A city covered in one million plants and 40,000 trees will soon be built in China to help tackle the long-standing air pollution problem that plagues the country at present.
Designed by Italian architect Stefano Boeri (who was also behind the ‘Vertical Forest’ tower in Milan) the entirely fabricated metropolis will contain over 40,000 trees and one million plants.
At its heart, the scheme is intended to subvert the notion that urban areas are more prone to poor air quality, by introducing natural measures to absorb tons of CO2 and pollutants.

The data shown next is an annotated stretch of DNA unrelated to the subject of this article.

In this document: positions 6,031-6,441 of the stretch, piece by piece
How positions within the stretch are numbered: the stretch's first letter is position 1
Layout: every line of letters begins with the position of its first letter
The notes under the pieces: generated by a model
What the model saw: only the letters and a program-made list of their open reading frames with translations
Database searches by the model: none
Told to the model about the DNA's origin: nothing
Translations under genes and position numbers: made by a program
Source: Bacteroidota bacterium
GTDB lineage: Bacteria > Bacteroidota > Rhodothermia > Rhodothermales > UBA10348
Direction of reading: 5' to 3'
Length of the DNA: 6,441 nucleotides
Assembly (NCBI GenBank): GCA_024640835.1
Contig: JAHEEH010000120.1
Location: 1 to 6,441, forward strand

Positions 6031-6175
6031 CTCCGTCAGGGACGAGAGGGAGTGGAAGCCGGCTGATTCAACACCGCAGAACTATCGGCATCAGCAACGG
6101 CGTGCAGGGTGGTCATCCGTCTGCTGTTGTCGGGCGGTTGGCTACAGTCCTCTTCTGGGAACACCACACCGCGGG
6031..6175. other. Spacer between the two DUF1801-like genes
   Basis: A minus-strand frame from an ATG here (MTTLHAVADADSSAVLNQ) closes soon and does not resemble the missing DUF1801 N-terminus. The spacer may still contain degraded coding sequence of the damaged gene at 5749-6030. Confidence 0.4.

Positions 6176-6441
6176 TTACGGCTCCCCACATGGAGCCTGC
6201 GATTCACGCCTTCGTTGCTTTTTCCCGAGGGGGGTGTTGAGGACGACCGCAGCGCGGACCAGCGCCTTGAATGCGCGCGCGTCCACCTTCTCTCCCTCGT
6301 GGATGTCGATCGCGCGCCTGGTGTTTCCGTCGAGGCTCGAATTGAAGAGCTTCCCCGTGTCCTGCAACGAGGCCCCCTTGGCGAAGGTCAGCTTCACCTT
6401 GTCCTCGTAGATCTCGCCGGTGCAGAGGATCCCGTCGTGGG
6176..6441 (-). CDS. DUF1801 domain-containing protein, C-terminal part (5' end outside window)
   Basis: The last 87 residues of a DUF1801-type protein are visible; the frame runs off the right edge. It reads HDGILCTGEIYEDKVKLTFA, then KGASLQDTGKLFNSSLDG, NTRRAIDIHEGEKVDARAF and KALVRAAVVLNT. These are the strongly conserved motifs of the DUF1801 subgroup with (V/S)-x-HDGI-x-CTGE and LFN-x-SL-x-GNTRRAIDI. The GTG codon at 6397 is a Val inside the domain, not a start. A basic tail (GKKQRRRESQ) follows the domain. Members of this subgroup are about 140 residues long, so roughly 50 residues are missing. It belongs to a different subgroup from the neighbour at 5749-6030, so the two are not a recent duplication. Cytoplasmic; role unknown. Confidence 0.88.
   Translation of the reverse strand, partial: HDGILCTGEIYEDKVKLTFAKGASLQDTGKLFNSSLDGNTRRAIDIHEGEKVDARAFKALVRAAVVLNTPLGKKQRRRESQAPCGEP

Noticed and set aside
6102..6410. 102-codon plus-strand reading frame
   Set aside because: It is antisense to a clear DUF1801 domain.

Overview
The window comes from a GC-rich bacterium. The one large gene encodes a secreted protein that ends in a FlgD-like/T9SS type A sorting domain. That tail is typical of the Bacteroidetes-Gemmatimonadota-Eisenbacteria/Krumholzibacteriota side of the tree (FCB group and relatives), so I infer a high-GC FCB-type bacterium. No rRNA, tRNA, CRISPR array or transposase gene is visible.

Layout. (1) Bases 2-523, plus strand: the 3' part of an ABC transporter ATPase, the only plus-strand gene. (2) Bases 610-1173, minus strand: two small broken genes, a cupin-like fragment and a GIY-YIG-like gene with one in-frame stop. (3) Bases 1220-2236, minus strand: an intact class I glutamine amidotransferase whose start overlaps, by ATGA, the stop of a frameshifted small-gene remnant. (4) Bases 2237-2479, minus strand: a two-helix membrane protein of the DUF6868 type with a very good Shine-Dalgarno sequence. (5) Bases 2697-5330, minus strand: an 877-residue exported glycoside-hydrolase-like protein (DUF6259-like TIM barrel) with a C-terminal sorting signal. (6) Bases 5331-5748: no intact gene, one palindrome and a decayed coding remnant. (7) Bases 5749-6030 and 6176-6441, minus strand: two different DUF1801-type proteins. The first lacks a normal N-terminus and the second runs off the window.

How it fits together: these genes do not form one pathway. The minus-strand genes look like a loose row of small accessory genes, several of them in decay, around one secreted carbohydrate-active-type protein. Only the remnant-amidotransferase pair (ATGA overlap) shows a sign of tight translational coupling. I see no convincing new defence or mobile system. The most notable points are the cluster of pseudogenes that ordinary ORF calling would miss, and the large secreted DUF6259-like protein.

China has long been swamped with poor air quality. Studies show that over a million premature deaths are attributed to pollution in the country each year. Chinese power plants emit as much nitrogen oxides (NOx) as all the cars in the world combined.
In 2016, China declared red alert for air quality in the capital city of Beijing, closing schools and factories and removing 50% of cars from the road for a temporary period. This seems to have served as a wakeup call for the government, who have since introduced a series of measures aimed at curbing their alarming emissions. As well as championing renewables as a form of energy, the authorities are now looking at more innovative solutions. Could the ‘forest city’ be part of the solution to a worsening crisis?
The ‘forest city’ is planned to be built in Liuzhou, Southern China by 2020.